How to help children cope with emotions

Guide children on how to handle their emotions. /Net

We have all at some moment been upset, it is natural, and you cannot stop children from expressing their feelings, especially when they are angry. However, you can guide them on how to behave when they are upset. The way we feel when we are angry is normal, but we can decide on the way we react, and that is what children need to know.

Identifying emotions and learning what they feel like is the first step before knowing how to act, let your child know which facial expression is proper or not, and why they should avoid it.

Guide children and tell them that the way they reacted was not right, but do not punish them, they might not learn that way.

Your child also needs to know how to read the feelings or emotions of other people, this will help them read the facial expressions and body language of others, your child can recognise how others are feeling and get a better understanding of how to interact with such individuals. This, in turn, can help him or her create more meaningful and helpful relationships.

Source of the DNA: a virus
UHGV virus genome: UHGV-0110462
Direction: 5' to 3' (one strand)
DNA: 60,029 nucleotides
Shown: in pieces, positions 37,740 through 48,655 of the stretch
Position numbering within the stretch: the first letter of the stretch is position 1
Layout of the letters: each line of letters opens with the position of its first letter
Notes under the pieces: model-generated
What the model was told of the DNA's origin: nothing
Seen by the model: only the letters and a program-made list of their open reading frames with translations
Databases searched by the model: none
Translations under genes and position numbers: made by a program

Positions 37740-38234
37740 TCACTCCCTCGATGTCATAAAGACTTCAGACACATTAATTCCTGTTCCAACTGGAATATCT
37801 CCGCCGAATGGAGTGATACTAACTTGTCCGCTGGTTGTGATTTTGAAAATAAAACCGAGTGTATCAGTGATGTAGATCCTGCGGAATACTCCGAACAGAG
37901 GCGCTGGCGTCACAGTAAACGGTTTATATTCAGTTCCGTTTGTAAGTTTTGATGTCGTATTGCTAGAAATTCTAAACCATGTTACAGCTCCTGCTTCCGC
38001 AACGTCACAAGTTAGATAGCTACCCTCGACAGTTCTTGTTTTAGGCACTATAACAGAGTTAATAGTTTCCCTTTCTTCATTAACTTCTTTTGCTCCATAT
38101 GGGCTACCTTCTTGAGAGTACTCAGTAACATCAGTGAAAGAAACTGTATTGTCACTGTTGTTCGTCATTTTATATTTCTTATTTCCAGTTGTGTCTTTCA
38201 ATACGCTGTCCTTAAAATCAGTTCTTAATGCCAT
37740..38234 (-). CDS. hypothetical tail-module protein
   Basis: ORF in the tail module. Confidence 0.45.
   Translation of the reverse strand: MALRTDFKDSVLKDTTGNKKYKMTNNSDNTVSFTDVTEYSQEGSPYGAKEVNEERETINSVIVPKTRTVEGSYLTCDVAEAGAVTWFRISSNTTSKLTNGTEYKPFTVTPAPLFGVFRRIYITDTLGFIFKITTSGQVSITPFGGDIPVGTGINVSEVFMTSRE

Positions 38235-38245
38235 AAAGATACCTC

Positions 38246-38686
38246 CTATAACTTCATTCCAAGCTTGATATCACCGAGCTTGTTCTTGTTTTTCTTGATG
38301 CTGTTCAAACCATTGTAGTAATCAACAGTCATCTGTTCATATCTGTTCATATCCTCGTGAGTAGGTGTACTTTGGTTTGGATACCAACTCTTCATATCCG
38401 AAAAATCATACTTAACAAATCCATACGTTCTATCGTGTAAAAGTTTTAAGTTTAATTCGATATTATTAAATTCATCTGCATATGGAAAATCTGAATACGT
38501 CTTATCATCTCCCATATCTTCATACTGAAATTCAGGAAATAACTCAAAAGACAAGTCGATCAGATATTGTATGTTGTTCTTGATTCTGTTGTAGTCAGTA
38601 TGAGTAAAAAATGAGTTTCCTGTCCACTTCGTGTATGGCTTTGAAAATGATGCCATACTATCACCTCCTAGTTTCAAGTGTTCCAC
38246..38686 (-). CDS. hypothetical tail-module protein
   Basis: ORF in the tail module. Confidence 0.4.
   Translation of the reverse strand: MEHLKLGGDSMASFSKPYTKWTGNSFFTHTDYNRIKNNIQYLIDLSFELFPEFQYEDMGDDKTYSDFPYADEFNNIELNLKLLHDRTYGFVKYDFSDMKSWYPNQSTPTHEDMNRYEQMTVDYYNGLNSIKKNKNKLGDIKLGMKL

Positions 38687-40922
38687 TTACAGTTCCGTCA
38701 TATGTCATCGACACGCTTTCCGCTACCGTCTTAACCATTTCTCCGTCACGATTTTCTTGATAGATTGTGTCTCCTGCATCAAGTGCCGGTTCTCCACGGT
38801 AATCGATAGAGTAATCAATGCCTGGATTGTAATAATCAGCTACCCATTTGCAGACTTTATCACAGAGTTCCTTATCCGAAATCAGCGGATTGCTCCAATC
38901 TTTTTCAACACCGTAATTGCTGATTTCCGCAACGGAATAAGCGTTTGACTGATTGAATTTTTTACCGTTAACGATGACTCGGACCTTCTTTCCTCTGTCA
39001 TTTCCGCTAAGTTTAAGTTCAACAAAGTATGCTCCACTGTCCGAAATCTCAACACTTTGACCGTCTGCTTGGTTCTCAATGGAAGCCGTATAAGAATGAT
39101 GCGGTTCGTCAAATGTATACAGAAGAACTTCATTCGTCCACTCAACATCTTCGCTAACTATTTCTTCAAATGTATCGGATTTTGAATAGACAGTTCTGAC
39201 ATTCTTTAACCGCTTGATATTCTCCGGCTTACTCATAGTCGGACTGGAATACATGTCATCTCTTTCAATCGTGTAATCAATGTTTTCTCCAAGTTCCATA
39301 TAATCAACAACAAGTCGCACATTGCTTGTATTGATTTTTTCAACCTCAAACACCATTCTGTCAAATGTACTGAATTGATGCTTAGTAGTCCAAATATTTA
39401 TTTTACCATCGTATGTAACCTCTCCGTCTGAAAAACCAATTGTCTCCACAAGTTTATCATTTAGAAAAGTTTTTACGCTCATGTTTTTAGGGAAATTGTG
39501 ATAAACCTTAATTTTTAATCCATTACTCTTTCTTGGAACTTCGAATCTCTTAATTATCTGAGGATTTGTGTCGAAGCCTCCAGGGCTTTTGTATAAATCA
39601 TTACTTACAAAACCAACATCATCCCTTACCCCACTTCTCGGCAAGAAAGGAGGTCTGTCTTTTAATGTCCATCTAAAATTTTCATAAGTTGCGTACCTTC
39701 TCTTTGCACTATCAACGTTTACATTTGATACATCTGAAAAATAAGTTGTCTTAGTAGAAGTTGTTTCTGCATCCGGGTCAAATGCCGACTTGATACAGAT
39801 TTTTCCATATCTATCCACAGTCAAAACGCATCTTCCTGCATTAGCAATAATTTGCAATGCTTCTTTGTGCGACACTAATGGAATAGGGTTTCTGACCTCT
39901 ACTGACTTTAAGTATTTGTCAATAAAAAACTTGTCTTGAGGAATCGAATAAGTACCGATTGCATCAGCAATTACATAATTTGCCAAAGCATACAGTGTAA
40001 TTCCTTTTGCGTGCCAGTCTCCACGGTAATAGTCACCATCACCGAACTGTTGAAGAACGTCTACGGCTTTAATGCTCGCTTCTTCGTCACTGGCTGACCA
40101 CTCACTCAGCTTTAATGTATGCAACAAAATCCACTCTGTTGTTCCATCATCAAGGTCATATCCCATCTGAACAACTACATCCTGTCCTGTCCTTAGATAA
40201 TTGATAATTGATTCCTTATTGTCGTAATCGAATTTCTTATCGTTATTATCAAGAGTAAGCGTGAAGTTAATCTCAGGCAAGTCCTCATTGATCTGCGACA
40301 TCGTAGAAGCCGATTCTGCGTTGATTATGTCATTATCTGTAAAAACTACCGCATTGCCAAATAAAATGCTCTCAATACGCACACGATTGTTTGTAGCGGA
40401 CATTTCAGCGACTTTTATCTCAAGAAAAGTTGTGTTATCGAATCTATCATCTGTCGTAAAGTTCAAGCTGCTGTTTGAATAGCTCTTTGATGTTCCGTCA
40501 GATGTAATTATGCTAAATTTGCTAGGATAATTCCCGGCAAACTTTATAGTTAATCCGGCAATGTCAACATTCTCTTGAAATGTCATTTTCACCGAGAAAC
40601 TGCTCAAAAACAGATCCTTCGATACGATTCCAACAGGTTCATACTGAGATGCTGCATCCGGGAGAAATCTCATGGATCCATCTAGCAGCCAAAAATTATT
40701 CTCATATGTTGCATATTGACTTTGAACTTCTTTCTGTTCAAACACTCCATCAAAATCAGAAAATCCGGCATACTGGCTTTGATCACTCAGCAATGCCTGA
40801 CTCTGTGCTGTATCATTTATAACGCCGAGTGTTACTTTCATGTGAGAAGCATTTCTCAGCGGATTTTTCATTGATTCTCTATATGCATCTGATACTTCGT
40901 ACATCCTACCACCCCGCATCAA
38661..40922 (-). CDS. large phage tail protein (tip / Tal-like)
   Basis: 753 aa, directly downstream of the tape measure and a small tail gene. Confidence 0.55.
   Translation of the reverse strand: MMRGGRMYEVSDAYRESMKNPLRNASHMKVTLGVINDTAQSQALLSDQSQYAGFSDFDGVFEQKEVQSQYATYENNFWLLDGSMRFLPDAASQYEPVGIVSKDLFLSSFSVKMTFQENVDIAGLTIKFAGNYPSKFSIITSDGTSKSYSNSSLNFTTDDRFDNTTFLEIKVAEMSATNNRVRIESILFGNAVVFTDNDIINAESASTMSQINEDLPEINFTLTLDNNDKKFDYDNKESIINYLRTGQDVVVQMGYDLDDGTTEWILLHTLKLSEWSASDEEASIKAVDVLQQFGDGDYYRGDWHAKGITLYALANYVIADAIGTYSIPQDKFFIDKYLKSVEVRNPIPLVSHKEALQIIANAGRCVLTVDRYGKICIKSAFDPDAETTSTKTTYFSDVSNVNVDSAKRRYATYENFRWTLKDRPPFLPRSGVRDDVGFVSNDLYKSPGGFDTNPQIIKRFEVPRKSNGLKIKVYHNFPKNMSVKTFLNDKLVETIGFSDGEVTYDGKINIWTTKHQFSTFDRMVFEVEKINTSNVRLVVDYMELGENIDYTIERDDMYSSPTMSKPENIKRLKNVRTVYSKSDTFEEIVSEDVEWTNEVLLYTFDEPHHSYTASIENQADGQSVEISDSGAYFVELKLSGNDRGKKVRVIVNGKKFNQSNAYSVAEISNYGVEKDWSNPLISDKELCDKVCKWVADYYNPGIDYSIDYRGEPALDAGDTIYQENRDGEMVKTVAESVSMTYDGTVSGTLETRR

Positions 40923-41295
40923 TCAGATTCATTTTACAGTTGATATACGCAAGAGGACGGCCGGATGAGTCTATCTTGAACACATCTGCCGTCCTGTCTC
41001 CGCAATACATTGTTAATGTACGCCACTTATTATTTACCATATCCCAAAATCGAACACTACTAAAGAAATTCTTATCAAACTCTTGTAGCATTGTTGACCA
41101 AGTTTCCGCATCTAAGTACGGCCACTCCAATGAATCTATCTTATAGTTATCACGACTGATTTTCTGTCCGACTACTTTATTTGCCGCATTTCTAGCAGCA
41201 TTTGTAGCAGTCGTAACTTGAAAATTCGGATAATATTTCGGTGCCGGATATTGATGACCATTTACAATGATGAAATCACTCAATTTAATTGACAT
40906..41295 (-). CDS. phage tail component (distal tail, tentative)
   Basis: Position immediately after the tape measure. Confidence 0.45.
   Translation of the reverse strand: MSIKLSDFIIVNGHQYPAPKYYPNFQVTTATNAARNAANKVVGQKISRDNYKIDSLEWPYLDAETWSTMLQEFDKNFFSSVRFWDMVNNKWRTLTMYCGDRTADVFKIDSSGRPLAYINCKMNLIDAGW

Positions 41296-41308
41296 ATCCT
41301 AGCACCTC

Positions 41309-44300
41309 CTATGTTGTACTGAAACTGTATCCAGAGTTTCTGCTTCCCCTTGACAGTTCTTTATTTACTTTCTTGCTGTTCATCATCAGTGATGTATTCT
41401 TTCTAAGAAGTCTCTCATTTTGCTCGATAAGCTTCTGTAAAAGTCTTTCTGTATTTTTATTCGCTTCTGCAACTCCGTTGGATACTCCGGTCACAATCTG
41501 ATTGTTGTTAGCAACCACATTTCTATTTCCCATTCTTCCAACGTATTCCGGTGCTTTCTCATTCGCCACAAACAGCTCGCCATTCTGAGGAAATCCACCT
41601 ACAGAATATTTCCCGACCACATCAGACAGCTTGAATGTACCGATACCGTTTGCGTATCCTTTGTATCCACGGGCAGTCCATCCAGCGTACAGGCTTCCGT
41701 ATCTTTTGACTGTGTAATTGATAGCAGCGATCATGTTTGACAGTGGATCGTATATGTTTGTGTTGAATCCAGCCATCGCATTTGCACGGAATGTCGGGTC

Make a list of stress-relieving activities that your child can do when they are feeling upset, sad, or angry, for example, listening to audio stories, taking a bath or composing their own songs.  Having such a list makes it easier for a child to cool down; hence, making it easier to address the issue once the mood has lightened.

If your child reacts in a weird way or barks or throws a tantrum while annoyed, do not yell at them; rather, speak politely, as they will also learn to speak respectfully. Children learn a lot from their parents, when you raise your voice at them, they will do the same when they are frustrated, encourage them that all will be alright, and they should not be angry.

Help your child get occupied by listening to music, drawing, colouring pictures, watching a simple movie, going to a quiet area, squeezing a stress ball, blowing bubbles, drinking a glass of cold water, among others, they will eventually feel at ease and better.

Know what upsets your child and help him or her write a story including the things that upset them and the diverse actions, and deal with strategies he or she uses to calm down. Always discuss these stories as this will help a child not rush to react when annoyed.

However, if your child tries to control themselves, either physically or verbally, give them praise and appreciation. They will learn that what they have done is good and will always look forward to doing so.

Let your child also know about some what can happen if they act in a certain way, so that they know how to avoid it, it takes time but keep mentoring them and if they yell at their friends, they ought to say sorry, and promise not to repeat it.

Be the role model, how do you act when you are upset? Remember your child is watching you and will learn exactly what you do. You cannot preach what you don’t do yourself.

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